Ethan Smith Interview

“A Place to Rest – (When All is Said and Done)” by Ethan Smith

Who are you?

My name is Ethan, but also go by Smitty or DeeplyDreaming.

When did you start making art?

I’ve been making art since I got my hands on photoshop back in 9th grade when my school gave us a free subscription for it. Started off just screwing around with all the different tools and throwing images together, but started to move into some actual pieces throughout high school.

When did you get into AI art?

I did some style-transfers back in 2019, but it felt more like an elaborate filter compared to what some think of as AI art now. I really got into the ai art scene at the beginning of this year, late January to February when my roommate showed me VQGAN + CLIP. A lot of people don’t think much of it at this point but the fact that a computer could just make an image out of thin air at my request was incredible. Moved into DiscoDiffusion probably towards the middle or end of February.

What was one of your first successful prompts?

My first ever prompt with disco diffusion was just “a cowboy’s rest, trending on artstation” here’s the image. Just fully default settings, but still more impressive than quite some things I’ve made today.

“a cowboy’s rest, trending on artstation” by Ethan Smith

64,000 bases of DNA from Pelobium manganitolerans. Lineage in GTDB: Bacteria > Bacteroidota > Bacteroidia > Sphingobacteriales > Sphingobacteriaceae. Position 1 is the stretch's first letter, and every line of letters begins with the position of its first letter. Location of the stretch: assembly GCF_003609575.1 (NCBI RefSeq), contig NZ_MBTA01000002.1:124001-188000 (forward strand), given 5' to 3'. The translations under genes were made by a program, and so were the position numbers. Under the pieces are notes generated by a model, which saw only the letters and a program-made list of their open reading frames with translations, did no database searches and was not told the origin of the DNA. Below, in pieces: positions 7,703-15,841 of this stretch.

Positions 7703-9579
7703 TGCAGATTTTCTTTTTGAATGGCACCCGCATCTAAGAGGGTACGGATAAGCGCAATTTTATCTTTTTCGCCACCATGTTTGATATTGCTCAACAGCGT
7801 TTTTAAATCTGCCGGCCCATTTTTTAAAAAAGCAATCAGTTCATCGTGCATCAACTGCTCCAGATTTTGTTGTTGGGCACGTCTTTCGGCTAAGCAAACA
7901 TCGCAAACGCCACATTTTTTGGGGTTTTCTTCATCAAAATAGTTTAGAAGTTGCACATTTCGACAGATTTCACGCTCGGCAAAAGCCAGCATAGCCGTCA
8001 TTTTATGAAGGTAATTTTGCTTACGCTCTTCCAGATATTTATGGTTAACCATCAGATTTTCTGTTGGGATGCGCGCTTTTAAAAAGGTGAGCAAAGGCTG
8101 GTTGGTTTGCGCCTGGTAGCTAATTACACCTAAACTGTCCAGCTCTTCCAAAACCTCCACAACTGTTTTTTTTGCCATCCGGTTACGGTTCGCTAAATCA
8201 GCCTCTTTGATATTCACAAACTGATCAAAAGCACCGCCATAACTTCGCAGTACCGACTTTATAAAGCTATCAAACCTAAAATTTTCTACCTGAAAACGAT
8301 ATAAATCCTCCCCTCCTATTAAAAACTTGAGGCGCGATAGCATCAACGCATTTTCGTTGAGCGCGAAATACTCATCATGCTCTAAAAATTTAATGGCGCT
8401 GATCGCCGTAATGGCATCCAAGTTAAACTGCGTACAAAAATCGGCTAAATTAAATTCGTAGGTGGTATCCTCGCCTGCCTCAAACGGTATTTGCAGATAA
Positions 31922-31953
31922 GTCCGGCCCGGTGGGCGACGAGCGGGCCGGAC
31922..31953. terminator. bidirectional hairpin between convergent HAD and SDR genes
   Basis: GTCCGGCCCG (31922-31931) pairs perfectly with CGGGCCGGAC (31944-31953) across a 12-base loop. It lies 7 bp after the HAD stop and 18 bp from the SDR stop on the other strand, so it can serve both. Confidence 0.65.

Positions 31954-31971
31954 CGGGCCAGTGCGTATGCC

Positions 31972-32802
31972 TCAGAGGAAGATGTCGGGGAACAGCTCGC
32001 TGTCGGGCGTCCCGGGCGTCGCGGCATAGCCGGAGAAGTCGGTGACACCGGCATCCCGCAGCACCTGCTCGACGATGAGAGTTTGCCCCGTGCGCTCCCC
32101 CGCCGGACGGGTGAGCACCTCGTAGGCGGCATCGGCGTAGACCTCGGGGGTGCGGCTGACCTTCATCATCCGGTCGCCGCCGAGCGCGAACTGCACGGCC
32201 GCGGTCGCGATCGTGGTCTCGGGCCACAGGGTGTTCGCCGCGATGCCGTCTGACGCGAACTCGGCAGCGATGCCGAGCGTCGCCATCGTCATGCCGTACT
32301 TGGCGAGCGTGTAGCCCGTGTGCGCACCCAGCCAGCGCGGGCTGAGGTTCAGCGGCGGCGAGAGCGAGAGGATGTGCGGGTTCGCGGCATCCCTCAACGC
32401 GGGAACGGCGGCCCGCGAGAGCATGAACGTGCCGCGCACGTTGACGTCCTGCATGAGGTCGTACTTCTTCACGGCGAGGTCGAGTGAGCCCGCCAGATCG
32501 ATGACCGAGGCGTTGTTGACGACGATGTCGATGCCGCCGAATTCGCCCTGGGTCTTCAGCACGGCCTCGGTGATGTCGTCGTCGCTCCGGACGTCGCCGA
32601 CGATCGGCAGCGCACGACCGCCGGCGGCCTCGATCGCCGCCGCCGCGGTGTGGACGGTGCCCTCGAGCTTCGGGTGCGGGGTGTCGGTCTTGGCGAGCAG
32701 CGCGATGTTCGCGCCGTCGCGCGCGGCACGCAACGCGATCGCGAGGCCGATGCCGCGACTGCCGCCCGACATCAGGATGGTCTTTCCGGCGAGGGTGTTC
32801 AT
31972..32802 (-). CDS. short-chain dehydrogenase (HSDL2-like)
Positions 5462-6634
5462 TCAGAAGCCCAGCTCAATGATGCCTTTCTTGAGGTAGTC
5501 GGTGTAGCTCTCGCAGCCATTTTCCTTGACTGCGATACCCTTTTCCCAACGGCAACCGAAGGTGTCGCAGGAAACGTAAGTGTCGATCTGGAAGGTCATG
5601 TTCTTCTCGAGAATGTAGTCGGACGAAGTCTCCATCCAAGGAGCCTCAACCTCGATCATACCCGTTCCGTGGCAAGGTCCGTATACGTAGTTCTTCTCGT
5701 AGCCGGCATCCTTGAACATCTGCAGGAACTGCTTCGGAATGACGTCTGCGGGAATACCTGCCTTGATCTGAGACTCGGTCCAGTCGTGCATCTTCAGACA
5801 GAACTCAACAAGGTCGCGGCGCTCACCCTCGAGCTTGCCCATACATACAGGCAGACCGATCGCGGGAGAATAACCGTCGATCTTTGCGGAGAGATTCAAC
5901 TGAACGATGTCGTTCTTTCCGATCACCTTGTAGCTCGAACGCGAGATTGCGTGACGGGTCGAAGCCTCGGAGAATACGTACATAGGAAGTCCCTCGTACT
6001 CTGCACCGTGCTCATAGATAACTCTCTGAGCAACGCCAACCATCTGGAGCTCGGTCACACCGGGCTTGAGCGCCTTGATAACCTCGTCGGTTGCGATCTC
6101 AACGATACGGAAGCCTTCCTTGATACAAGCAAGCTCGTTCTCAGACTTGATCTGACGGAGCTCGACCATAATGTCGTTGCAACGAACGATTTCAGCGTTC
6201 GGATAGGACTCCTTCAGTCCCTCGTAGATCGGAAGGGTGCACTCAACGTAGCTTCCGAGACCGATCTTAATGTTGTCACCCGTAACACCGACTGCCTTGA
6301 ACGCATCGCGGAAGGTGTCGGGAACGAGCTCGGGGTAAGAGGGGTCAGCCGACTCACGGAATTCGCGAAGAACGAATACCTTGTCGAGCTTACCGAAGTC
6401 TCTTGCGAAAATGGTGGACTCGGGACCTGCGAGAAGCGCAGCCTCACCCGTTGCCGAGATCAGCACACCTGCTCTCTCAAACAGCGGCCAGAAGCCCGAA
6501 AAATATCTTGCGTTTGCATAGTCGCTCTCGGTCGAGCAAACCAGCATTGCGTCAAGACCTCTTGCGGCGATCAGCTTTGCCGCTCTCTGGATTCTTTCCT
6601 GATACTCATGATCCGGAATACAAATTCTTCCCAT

What is the difference between a good and great piece of AI art?

I consider myself a novelty junkie and I get bored quick. So what catches my eye is when someone makes something I’ve never seen before, or something I didn’t think AI could pull off. At this point, I think everyone is well versed enough with the program that anyone can make stuff that’s cool. But those who take it above and beyond with some clever prompts or init images or mixed media and photo bashing. Now that’s what I love. When we’re all pulling from the same database, inevitably there will be some overlaps in how our works look, even if prompting for different things, so I think to really make it your own, you gotta participate in it as much as possible.

What is your creative method for creating an AI artwork?

The way I go about my works is vision into creation. I’ll just kinda be going about my day doing whatever when some idea just pops into my head and I can see it pretty clearly. So from there I just try to describe it as best as possible with words that I’d think the machine could understand. I’ve done some more elaborate pieces with init imagers and such, but these days I’ve been pretty busy and haven’t had the time to really brainstorm a project.

“Unheard Prayers” by Ethan Smith

Do you have any AI turn offs?